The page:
Southwark Green Party has submitted an objection to the planning application to build a new stadium on Metropolitan Open Land on Green Dale. This Site of Importance for Nature Conservation is in East Dulwich, roughly between the large branch of Sainsbury's on busy Dog Kennel Hill and the pedestrian and cycle-path between Champion Hill and Dulwich that's also - very confusingly - known as Green Dale.
Part of Green Dale. Photo: Friends of Dog Kennel Hill Woo
We support Dulwich Hamlet Football Club as a pillar of the local community, and celebrate its special character as inclusive and socially progressive. But we are not convinced that this plan is any more sustainable for the club than previous ones, and would rather see investment in the clubhouse, bar and sports centre to help support the club.
Where will the local footballers and fans of the future go for a kickabout, when the proposed Multi Use Games Area is just 5% of the size of the existing free access astroturf pitches?
Local resident and Green Party member Eleanor Margolies has written about the value of Green Dale for local residents here and the Friends of Dog Kennel Hill wood have written a thorough account of the many reasons for objecting to this proposal here.
We were proud to give German MEP Terry Reintke a badge celebrating the long friendship between Dulwich Hamlet and the German club Altona 93, on her visit to Peckham this summer.
We gave Southwark Council the following key reasons for our objection:
1. Undermining protection of Metropolitan Open Land
The loss of Metropolitan Open Land (MOL) has become a worrying trend in recent years. The Council for Protection of Rural England's 2014 Green Belt Review notes the large volumes of open space that have been lost in London since 2009, with MOL accounting for the largest proportion of this.
Open spaces in general and MOL in particular contribute significantly to the physical and mental health of residents of Southwark and of London. The MOL designation, as you will be aware, is is intended to protect areas of landscape, recreation, nature conservation and scientific interest which are strategically important. Green Dale was designated as MOL for good reason, and twice previously developers have been refused permission to build on Green Dale fields. The intention to protect it should be upheld. The coherence of policy should thus be maintained, along with the integrity of protected designations.
This is a point that we have made before in previous applications (March 2017) relating to this site, so it's disappointing to see a further application that seeks to overturn this principle. We hope the council will not entertain such backwards steps.
2. Loss of community and social benefit
The current use of the site adjoining Green Dale for Dulwich Hamlet Football Ground and the open astroturf pitch is part of an arrangement to compensate the local community for the loss of open space when the Sainsbury's supermarket was built. Again the recognition of this social contract needs to be respected rather than overridden by any new development, lest Southwark becomes a borough where the needs and amenities of local communities are constantly eroded.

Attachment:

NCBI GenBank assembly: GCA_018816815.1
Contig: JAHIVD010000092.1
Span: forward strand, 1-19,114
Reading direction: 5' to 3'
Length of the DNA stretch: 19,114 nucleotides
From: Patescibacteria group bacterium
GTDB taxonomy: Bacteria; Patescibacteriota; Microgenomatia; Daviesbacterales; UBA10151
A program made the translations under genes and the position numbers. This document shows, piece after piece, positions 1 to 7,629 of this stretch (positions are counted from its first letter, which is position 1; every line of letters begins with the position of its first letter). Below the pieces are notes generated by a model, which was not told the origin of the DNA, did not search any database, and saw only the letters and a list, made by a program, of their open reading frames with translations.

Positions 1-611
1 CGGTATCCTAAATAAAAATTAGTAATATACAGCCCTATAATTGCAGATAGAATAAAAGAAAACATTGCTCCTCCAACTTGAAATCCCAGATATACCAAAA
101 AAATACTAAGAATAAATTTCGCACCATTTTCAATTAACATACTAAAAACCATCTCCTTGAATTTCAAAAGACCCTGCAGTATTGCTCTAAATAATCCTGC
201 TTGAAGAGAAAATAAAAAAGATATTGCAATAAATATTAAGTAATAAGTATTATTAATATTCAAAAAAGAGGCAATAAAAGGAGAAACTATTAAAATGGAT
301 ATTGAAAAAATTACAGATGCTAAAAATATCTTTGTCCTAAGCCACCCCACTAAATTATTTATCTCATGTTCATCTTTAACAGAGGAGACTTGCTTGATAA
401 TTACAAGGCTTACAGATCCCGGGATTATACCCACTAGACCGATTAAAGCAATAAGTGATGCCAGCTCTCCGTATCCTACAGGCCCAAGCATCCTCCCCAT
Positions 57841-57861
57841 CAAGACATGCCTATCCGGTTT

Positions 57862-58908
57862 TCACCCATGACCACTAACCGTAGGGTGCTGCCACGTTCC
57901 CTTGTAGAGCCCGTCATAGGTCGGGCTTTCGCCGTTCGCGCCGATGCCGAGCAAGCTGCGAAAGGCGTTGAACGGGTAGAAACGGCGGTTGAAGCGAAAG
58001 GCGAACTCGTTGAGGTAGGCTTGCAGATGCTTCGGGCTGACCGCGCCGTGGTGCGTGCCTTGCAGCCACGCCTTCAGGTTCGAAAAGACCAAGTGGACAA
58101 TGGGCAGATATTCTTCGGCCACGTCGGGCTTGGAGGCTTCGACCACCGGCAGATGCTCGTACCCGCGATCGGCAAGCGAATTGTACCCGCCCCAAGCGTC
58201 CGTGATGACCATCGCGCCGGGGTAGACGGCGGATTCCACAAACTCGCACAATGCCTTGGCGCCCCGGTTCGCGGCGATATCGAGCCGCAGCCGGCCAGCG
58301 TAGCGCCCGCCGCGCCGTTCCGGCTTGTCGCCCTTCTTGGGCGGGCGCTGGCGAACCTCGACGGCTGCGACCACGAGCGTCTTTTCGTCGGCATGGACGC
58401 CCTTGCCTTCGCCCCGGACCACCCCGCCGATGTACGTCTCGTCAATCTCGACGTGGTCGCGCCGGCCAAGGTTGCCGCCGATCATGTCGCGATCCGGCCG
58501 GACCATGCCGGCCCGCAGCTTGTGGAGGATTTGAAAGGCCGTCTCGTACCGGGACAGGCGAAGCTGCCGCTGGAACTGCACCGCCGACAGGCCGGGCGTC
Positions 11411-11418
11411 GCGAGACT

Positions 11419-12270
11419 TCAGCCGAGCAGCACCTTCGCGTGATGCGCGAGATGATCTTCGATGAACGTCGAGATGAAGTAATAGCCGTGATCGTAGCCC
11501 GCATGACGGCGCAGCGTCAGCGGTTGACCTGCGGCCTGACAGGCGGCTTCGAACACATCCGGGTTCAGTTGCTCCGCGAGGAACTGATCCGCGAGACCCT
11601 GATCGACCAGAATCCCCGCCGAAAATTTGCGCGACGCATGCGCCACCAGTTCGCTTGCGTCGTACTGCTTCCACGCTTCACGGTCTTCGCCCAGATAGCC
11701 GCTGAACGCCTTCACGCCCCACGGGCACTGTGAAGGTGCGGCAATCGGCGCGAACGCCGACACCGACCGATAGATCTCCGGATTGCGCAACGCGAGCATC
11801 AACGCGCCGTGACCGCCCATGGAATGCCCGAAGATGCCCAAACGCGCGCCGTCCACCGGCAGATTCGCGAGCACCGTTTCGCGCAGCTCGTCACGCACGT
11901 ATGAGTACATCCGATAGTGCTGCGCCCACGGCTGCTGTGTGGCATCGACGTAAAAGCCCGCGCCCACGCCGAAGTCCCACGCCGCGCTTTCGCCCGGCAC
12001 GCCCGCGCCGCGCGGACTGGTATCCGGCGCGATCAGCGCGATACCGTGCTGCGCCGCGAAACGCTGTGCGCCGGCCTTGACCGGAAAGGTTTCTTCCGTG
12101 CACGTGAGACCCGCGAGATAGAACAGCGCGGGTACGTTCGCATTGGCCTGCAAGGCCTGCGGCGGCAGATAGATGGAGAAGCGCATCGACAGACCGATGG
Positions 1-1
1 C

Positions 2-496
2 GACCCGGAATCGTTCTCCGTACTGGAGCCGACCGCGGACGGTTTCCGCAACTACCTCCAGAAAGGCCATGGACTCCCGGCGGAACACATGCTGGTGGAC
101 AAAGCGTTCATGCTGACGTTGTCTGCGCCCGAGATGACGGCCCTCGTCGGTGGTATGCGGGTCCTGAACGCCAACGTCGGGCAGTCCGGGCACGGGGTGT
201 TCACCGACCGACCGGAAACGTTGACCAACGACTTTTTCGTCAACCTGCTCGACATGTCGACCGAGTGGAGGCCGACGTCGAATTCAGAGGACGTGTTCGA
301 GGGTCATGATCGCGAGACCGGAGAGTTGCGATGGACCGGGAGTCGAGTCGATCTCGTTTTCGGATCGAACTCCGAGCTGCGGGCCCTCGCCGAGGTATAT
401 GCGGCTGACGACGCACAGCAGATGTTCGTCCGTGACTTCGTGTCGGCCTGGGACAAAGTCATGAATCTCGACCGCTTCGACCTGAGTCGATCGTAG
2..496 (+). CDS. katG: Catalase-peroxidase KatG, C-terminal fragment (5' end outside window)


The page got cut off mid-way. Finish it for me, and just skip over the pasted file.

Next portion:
The borough of Southwark has one of the highest levels of adult and child obesity in London, with more than 40% of children overweight and obese when they leave primary school, compared to 33% nationally. Nearby facilities for informal sports have been taken away (e.g. for building new blocks on the East Dulwich Estate) making the public 'turn up and play' pitches on Green Dale more essential than ever.
The proposed Multi Use Games Area MUGA is 5% of the size of the current astro turf pitch. This reduction in publicly accessible sports facilities goes against policies 2.1 'Enhancement of community facilities' of the Southwark Plan 2007, Strategic policies 4 'Places for learning, enjoyment and healthy lifestyles' and 11 'Open spaces and wildlife' of the Core Strategy 2011, and Policy 3.19 'Sports facilities' of the London Plan 2016."
3. Unique character of Green Dale scrubland
The London Wildlife Trust views Green Dale's area of unspoilt scrub and grassland as unique in inner South London. Southwark Council have designated it a Site of Importance for Nature Conservation. At a point where the benefits of re-wilding parts of our environment are increasingly being recognised across London and around the world, the developers' proposals threaten to take Green Dale in the opposite direction. Southwark could lose a unique area that supports - according to ecological assessments - foraging birds, bats and small mammals including hedgehogs. The developers' 'investment' risks turning this into a sanitised identikit space of the kind already spread across the borough.
High numbers of Southwark residents live in flats with no access to garden space. Green Dale is adjoined by two large council estates (circa 1,500 flats in blocks) and provides a crucial opportunity for local children to experience the natural world through professionally led bird- and bat-watching walks, supervised conservation work and independent exploration.
4. Further policy conflict
We note that Southwark councillors unanimously declared a climate emergency in March this year, with the aim of making borough carbon neutral by 2030. Doing away with protection of MOL and green spaces would undermine efforts to meet that target.
5. Compensatory benefits are questionable
We support the growth and prosperity of Dulwich Hamlet Football Club. However, we do not see clear evidence that the new larger stadium would be more sustainable for them than the current one. We do not want to see the club bite off more than it can chew by taking on new overheads that it may not be able to afford in the long term.
Friends of Green Dale The site includes reports on the wildlife and trees on Green Dale